SINGAPORE, Sept 13 — A stable and prosperous Malaysia is good for Singapore and the region, says the republic’s Minister for Foreign Affairs Vivian Balakrishnan.
Balakrishnan said this at Parliament today in responding to questions, among others, whether the current political situation in Malaysia has any implications for Singapore.
“Naturally, Singapore government watches developments in Malaysia very closely,” he said, adding that “Singapore’s consistent position is to work with the government of the day.”
The minister noted that Singapore and Malaysia will always remain closely intertwined and interdependent.
“We are committed to engaging and cooperating with the new Malaysian government to seek win-win outcomes for the long term.
“This is especially important so that both our countries can recover and emerge stronger from the current Covid-19 pandemic situation,” he said.
The minister also expressed his confidence that the bilateral cooperation will continue to expand for the mutual benefit of citizens on both sides.
Balakrishnan noted that Singapore leaders were familiar with the current Malaysian Prime Minister Datuk Ismail Sabri Yaakob, and his cabinet members.
Ismail Sabri was sworn in as the new prime minister on August 21, 2021 and his Singapore counterpart Lee Hsien Loong spoke with him the very next morning.
“And indeed we have worked with them on many bilateral and regional issues over the years,” he said.
Balakrishnan recalled that he himself and Ismail Sabri have known each other from the days when they were both ministers for Youth and Sports.
“We also met during my more recent visit to Malaysia in March earlier this year when we discussed the Covid-19 safeguards and the cross-border travel arrangements.
“My counterpart Datuk Saifuddin Abdullah is also a familiar face. We worked closely together when he held the Foreign Affairs portfolio between 2018 and 2020,” he said.
Besides the political leadership, Balakrishnan said the respective Civil Service maintained good relations and communications with each other and officials on both sides have been in regular contact.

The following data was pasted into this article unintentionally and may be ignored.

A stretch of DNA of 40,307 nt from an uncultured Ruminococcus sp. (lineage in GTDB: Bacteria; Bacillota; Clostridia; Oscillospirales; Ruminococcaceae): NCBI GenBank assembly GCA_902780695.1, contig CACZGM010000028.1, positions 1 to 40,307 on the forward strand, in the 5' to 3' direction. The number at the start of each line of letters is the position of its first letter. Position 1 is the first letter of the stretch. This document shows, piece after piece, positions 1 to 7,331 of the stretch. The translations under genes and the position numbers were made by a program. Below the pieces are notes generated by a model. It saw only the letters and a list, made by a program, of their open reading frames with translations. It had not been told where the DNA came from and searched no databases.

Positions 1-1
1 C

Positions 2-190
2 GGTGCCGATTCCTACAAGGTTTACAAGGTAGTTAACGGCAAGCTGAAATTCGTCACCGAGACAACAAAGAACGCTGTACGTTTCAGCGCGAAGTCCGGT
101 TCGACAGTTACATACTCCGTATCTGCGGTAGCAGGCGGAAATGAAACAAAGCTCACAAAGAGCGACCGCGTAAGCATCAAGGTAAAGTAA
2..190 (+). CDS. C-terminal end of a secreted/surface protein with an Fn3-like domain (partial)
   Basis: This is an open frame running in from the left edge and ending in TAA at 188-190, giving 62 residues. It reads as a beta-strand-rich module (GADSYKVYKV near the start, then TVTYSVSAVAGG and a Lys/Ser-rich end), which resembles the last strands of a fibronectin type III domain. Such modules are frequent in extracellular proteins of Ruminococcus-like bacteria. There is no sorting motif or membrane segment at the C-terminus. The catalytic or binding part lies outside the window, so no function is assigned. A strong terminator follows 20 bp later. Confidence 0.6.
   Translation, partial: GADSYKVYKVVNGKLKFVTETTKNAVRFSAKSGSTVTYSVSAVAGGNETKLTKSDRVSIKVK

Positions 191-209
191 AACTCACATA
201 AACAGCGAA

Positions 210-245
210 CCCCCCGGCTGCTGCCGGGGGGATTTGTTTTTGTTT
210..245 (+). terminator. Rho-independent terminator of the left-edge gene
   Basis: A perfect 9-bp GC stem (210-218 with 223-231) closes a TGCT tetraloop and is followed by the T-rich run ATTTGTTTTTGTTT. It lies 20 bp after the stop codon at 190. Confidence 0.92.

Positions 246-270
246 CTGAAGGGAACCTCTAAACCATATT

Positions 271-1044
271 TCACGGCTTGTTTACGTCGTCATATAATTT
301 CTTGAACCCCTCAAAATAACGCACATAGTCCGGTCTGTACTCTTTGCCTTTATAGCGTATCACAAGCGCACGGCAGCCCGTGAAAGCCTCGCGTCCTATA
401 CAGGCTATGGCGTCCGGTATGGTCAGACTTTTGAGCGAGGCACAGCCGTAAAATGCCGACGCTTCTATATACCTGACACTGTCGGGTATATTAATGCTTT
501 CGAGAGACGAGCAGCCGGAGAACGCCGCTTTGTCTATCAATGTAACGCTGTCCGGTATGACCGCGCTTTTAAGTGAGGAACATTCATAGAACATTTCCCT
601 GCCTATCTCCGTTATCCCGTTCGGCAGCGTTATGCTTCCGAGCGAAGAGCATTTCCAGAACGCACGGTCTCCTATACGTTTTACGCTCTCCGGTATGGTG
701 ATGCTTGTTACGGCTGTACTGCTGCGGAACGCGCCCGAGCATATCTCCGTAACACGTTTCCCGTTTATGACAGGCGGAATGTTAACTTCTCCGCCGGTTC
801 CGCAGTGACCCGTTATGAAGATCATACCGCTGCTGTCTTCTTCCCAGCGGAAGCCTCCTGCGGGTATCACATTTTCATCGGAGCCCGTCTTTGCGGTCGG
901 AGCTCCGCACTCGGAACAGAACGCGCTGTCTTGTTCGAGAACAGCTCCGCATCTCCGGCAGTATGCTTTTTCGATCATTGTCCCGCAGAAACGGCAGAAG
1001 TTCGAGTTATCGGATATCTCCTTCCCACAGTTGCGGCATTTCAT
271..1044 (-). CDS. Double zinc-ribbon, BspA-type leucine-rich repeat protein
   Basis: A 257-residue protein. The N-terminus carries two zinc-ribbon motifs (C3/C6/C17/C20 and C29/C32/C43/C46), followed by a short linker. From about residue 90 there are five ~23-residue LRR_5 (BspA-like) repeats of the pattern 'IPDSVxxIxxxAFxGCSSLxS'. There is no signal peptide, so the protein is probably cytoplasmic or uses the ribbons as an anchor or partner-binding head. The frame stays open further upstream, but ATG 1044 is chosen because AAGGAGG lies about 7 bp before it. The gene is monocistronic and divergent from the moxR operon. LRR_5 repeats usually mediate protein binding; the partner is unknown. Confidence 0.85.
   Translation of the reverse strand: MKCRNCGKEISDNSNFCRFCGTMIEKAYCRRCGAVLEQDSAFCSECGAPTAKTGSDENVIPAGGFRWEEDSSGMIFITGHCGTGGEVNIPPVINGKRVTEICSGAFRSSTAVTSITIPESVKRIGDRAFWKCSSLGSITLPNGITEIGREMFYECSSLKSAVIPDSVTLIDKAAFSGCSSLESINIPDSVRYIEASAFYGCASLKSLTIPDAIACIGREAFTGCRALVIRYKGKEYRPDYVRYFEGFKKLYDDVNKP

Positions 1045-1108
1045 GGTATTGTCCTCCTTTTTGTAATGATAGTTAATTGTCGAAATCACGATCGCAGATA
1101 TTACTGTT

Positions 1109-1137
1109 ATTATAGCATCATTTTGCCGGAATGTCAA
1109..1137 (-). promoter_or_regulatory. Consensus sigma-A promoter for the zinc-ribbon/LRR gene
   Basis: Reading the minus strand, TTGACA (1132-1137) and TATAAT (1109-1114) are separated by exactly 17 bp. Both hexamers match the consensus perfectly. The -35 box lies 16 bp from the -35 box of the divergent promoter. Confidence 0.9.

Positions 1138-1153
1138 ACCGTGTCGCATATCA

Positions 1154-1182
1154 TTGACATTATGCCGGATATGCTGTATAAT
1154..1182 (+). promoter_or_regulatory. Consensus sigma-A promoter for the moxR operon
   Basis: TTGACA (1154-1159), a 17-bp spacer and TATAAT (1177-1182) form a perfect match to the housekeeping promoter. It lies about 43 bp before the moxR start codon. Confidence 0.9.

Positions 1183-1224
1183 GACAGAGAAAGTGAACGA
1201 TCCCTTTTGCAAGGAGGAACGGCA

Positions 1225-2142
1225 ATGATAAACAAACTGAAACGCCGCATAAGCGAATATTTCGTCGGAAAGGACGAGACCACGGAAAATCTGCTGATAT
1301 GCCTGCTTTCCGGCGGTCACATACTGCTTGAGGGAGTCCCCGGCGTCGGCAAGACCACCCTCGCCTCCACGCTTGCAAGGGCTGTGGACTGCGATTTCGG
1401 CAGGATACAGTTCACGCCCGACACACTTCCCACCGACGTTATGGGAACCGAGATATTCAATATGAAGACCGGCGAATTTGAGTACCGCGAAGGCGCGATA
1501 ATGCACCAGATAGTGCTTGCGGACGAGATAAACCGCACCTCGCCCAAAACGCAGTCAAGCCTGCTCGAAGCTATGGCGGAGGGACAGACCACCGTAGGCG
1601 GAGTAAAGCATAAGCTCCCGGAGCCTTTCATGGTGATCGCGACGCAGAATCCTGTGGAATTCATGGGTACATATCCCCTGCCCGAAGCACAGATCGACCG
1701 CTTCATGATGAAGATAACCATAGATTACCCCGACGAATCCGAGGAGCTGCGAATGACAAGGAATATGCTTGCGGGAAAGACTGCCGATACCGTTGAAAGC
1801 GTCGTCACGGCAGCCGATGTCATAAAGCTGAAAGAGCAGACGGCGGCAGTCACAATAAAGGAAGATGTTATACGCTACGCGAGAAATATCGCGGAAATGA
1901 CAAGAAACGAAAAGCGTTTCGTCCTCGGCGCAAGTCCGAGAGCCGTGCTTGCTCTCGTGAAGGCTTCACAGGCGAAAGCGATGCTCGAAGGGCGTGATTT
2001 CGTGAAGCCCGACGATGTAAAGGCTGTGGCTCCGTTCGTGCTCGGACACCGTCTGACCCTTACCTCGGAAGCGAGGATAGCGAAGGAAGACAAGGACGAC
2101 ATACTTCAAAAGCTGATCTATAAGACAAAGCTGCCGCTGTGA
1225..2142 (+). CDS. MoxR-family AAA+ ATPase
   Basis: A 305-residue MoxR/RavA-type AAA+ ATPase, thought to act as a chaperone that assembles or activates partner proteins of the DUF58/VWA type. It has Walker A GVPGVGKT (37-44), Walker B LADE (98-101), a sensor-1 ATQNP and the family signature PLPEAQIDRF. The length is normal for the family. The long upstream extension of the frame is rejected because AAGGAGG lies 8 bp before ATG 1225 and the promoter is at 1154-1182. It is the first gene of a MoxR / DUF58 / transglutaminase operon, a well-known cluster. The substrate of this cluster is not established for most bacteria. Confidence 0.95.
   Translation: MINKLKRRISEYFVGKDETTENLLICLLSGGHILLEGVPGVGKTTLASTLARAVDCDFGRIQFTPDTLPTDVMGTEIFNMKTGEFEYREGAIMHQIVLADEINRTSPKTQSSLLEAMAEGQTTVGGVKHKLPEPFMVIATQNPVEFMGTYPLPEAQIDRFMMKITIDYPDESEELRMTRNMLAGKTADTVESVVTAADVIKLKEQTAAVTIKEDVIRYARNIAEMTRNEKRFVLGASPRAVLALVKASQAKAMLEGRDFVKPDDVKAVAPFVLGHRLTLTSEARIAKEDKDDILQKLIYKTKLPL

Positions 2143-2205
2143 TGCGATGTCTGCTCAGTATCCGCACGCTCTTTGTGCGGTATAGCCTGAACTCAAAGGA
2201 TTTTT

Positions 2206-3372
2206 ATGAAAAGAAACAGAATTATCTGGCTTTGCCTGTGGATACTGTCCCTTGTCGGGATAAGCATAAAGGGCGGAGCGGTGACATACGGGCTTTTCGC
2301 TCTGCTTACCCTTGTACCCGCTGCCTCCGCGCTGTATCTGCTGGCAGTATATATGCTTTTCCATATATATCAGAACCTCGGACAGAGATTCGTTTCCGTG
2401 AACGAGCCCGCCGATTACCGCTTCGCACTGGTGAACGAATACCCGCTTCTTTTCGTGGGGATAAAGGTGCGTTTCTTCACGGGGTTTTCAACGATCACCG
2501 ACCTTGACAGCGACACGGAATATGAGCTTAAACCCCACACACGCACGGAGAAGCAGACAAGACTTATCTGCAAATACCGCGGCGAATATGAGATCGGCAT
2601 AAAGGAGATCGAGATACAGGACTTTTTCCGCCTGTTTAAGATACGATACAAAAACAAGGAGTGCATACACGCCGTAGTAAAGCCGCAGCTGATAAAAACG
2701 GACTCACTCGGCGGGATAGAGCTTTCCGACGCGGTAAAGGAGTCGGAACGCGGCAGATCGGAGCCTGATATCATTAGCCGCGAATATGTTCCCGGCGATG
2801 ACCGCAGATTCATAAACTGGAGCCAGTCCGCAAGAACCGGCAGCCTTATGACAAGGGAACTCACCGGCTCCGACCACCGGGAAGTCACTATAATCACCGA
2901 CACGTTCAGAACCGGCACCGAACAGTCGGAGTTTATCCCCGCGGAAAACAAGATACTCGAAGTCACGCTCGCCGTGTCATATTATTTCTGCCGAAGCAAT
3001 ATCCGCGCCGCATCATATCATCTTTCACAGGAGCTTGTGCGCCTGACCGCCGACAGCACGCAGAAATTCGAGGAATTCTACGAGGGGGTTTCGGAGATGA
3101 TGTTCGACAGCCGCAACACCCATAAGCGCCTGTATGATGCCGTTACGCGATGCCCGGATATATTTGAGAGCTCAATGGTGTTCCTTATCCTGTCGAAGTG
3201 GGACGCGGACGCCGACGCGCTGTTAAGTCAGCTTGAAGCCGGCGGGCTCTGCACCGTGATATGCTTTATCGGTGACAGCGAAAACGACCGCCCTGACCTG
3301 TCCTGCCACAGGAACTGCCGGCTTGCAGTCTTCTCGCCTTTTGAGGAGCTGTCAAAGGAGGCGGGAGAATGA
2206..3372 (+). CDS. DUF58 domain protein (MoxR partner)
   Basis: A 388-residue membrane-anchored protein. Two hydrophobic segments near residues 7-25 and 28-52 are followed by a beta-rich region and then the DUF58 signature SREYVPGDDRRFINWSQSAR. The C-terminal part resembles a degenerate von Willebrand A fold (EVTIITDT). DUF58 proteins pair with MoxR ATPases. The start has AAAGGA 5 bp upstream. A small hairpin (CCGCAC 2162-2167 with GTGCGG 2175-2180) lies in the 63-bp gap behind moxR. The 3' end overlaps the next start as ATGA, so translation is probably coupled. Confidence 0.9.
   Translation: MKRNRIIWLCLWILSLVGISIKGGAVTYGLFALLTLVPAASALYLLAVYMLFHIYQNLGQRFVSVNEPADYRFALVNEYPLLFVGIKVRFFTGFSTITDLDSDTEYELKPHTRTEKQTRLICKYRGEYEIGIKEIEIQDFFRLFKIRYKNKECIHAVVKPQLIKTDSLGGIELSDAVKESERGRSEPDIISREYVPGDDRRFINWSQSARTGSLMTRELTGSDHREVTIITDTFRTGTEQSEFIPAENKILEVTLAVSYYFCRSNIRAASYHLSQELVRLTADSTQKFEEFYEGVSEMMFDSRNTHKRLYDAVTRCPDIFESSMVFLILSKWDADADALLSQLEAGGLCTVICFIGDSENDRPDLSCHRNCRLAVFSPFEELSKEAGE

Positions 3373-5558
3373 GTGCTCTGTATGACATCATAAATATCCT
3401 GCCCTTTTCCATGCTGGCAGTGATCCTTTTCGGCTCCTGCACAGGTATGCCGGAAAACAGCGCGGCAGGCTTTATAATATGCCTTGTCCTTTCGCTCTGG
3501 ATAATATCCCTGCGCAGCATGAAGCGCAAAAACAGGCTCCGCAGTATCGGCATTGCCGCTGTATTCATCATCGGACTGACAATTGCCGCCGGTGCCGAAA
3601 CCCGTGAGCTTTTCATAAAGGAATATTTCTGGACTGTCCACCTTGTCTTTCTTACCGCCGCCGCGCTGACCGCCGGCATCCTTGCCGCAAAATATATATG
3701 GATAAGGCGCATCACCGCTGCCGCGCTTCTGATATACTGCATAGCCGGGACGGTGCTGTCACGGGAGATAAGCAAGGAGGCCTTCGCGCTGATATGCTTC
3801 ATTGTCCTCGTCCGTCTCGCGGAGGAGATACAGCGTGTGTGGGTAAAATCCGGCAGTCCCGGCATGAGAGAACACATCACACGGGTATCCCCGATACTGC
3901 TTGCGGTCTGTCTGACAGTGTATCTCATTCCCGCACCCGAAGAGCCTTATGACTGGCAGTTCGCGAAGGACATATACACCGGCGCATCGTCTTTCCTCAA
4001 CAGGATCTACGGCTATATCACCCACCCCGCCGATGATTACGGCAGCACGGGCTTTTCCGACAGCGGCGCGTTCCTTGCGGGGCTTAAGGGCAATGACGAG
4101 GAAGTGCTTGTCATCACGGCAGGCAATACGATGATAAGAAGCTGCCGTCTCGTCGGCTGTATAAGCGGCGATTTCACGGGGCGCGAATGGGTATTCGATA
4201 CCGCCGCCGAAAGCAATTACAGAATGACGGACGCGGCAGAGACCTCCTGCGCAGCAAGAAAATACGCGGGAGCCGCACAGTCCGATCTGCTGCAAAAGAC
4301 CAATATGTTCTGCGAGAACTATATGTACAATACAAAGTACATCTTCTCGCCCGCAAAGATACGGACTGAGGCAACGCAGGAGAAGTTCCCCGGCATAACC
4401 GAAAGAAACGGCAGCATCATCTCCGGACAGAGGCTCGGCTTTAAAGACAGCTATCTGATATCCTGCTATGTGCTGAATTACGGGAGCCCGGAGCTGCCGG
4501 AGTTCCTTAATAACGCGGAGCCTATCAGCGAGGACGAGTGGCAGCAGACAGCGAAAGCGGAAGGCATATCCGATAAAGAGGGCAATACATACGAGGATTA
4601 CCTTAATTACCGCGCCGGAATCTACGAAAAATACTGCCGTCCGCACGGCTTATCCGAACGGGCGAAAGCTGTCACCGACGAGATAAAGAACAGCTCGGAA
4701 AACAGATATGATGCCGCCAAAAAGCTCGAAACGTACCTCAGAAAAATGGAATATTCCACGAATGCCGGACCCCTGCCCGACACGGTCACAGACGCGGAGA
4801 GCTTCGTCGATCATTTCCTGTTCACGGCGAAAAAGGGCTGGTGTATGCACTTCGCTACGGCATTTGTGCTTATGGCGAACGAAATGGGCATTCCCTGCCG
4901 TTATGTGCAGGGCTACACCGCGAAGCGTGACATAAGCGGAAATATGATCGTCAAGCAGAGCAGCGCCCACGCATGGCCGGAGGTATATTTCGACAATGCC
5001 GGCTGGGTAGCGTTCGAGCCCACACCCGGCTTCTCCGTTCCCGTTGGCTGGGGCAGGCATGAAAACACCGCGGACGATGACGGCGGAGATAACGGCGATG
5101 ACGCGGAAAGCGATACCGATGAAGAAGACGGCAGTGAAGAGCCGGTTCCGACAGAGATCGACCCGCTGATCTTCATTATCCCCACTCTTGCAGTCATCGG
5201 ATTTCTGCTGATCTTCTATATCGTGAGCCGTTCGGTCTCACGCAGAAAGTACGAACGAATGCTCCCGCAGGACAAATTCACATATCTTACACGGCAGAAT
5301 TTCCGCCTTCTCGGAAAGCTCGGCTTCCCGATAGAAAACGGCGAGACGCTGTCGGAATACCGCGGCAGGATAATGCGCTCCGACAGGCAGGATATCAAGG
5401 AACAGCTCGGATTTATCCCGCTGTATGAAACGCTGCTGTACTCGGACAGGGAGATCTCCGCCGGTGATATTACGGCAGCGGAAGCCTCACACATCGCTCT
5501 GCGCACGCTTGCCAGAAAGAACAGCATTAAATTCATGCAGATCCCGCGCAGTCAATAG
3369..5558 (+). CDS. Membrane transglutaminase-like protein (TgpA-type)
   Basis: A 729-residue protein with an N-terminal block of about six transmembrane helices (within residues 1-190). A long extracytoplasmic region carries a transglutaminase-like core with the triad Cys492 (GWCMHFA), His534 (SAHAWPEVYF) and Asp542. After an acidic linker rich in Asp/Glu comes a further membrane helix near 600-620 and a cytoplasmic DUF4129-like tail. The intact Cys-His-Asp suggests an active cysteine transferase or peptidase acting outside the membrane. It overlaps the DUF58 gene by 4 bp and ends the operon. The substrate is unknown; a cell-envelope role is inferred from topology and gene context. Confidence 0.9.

Balakrishnan stressed that Singapore remained committed to maintaining a constructive and positive relationship with the current Malaysian government.
“We will also follow through with our commitments or bilateral projects and our partnerships,” he said.
He told the house that Singapore has enjoyed good relations with successive Malaysian governments and leaders and cooperated well across a very wide range of areas.
The minister cited that they acted quickly in the early days of the Covid-19 pandemic to set up the Singapore-Malaysia special working committee in order to coordinate both countries’ measures to minimise disruptions to companies, workers, and citizens.
The committee was co-chaired by Senior Minister & Coordinating Minister for National Security Teo Chee Hean and the then Senior Minister and Minister of Defence of Malaysia Ismail Sabri.
Balakrishnan said several travel arrangements including the safe movement of cargo trucks, the Periodic Commuting Arrangement (PCA) for workers, and the framework for death and critically ill emergency visits were also launched.
“These travel arrangements will, of course, continue,” he said.
The minister was also asked how the Singapore government will move forward on the many bilateral partnerships with Malaysia such as the Johor Baru-Singapore Rapid Transit System (RTS) Link and Covid-19 border control measures.
Responding to the RTS Link project, he said the construction “has in fact commenced on both sides and there has been good progress.”
He said the project will be a game-changer when it commences services at the end of 2026, and “we look forward to its significantly improving connectivity between Singapore and Johor Bahru, and easing congestion on the causeway.”
Singapore and Malaysia have reached an agreement to resume the RTS Link project in July last year.
Meanwhile, on Covid-19 border control measures, the minister said : “We are continuing discussions with the Malaysian government on the safe and gradual resumption of cross-border movement of people, as we enter the endemic phase.”
“This would require mutually agreed Public Health Protocols to preserve public health and the safety of residents on both sides while taking into account, the medical resources available, for example,” he said.
Balakrishnan noted that currently both sides have been working towards recognising each other’s vaccine certificates.
“The discussions have been fruitful and constructive with good progress, and this will certainly help us map our path forward for a safe reopening of our borders when the situation permits it,” he said. — Bernama